ALL over the world, people are reading the tragic story of Sarah Everard. Women everywhere feel for her and her family.
This is because what happened to her is every woman’s worst nightmare.
From childhood, we are constantly warned about the danger that lurks outside our door. We are told to take care whenever we are around men.
Are you a woman? If so, did your father ever look askance at the clothes you planned to wear on a night out?
Did he ever order you to change them?
I remember teenage me putting on a pair of hotpants to go to a school disco. I thought I looked fabulous, but my conservative father did not agree.
He marched me to my bedroom where I had to change into something more acceptable before I was allowed to leave the house.
I understand now why he wanted me to take off those hotpants. But I also understand that the clothes women wear makes little or no difference.
There is always a risk involved in leaving our homes.
Is there a woman in the world who hasn’t felt fear when walking home alone? A woman who hasn’t felt her heart drop in terror when she realised a man was walking behind her?
A woman who hasn’t immediately reached for her keys so that she might have some sort of weapon to use as protection against him?
A woman who hasn’t prayed to God to bring her home safely?
Or a woman who hasn’t shaken with relief when she managed to close her front door safely behind her?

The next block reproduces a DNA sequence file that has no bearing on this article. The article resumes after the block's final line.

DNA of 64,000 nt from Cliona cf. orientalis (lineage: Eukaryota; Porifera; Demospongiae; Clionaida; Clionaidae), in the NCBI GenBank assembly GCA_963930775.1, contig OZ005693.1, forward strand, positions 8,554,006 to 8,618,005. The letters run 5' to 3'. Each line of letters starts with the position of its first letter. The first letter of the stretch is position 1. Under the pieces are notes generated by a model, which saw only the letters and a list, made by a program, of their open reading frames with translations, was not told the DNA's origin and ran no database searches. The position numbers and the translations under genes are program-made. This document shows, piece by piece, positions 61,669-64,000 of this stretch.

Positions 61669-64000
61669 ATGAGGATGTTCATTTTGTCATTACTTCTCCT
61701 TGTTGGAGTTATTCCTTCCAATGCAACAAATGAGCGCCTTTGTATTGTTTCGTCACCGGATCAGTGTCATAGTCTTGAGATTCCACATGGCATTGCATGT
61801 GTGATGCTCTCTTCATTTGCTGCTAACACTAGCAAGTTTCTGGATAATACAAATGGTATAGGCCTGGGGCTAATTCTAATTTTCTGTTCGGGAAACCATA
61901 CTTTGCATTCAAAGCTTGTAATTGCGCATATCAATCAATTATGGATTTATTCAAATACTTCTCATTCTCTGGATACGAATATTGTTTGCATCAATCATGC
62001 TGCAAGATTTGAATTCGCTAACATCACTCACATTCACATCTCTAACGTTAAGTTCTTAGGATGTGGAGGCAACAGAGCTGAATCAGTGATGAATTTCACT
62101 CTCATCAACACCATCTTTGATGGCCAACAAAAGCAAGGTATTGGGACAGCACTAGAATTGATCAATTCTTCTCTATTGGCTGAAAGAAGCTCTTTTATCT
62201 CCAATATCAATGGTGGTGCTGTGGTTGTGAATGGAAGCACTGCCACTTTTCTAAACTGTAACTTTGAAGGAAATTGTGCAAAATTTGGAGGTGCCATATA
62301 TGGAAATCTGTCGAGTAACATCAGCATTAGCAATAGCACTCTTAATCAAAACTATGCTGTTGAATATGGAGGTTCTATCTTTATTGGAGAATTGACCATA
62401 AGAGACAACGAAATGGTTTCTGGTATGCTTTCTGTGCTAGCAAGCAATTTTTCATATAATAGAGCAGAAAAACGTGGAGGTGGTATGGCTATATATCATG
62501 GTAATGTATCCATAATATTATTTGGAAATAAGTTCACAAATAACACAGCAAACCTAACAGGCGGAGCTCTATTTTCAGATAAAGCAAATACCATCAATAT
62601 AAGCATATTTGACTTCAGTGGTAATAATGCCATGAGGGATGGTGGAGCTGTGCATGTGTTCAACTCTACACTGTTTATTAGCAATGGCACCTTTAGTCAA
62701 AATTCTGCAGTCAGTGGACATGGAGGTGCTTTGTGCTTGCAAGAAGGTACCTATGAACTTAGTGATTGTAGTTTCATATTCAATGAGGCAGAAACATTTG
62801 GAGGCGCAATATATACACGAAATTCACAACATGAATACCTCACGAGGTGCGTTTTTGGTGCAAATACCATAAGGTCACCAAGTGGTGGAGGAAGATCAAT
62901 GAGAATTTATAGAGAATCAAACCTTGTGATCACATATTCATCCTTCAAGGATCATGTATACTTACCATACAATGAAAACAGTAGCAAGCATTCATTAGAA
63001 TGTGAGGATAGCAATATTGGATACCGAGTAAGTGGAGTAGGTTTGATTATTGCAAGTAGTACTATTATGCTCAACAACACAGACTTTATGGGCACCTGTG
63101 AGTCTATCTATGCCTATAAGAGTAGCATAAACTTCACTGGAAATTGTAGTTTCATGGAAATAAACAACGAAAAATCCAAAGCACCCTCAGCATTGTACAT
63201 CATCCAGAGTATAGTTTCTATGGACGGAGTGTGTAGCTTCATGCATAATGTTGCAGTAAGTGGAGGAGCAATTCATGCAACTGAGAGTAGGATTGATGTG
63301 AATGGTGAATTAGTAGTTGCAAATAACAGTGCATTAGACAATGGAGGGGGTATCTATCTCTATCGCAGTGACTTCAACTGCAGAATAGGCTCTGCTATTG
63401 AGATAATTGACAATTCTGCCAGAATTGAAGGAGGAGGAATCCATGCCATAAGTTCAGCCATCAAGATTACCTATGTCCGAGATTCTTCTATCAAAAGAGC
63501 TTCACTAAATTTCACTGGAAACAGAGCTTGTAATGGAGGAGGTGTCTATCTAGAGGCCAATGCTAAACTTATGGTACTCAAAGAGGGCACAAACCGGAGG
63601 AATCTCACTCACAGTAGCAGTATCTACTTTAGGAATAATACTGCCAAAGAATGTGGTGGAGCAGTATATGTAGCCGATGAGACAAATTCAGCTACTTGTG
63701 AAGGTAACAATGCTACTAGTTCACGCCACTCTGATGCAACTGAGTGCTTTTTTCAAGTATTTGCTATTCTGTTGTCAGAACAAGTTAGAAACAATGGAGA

Sarah was not so lucky.
Women don’t have to leave their homes to be in danger. Many are at risk in their own homes.
A report called A Legacy of Loss: Femicide Watch was published in Ireland in 2019. It examined the cases of the 230 women who were violently killed in the years between 1996 and 2019.
141 were killed in their own homes. 100 were killed by partners or former partners.
A male relative killed a further 20 and 37 more were killed by a man of their acquaintance. Of all the women killed, nine out of ten of them were killed by men they knew.
It’s no wonder girls are taught to be fearful of men.
I remember living in Cork and there being a problem with the water in the house.
I called the plumber but was too afraid to tell him to come immediately. I asked him to come at a time I knew I would not be at home alone.
I remember the countless occasions when I’ve been waiting for friends in bars and men have tried to engage me in conversation.
The only thing that ever worked in getting them to leave me alone was to say that I was waiting for my boyfriend.
That would let them know I belonged to another man and they would then stop annoying me.
It was never enough to say that I wasn’t interested.
That could lead to them getting angry and no woman wants to anger a man she doesn’t know. Life has taught her to treat unknown men with care.
There are wonderful men in this world, and I am lucky to count my father, brothers, partner, and many friends among them. I am trying my best to make sure my son will join their ranks too.
But in my life so far, I have met many men who frightened me.
The young men who tried to break down the door of my student accommodation in France. The man a friend and I had to flee from one night in Galway.
I can think of many more. I’m sure every woman reading this could.
Men frighten women every day. They hurt them. They rape them. They kill them.
The question that has to be asked is: what is wrong with men?
Who are so many of them so angry? If we understood why, perhaps something could be done about it.
In the meantime, we have to protect women and we have to punish the men who hurt them.
This world is ours too. Every one of us deserves to get home safely.